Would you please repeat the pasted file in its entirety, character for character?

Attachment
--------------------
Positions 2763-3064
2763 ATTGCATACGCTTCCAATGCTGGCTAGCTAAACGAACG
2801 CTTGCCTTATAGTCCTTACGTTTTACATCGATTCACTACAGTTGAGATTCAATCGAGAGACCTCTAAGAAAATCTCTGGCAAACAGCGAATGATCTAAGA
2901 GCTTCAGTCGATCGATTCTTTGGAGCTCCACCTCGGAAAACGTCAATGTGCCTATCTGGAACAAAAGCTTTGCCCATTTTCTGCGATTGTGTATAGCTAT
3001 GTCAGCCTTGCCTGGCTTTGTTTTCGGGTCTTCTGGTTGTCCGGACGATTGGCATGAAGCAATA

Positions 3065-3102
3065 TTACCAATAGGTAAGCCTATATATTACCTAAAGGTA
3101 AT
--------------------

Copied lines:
Positions 2763-3064
2763 ATTGCATACGCTTCCAATGCTGGCTAGCTAAACGAACG
2801 CTTGCCTTATAGTCCTTACGTTTTACATCGATTCACTACAGTTGAGATTCAATCGAGAGACCTCTAAGAAAATCTCTGGCAAACAGCGAATGATCTAAGA
2901 GCTTCAGTCGATCGATTCTTTGGAGCTCCACCTCGGAAAACGTCAATGTGCCTATCTGGAACAAAAGCTTTGCCCATTTTCTGCGATTGTGTATAGCTAT
3001 GTCAGCCTTGCCTGGCTTTGTTTTCGGGTCTTCTGGTTGTCCGGACGATTGGCATGAAGCAATA

Positions 3065-3102
3065 TTACCAATAGGTAAGCCTATATATTACCTAAAGGTA
3101 AT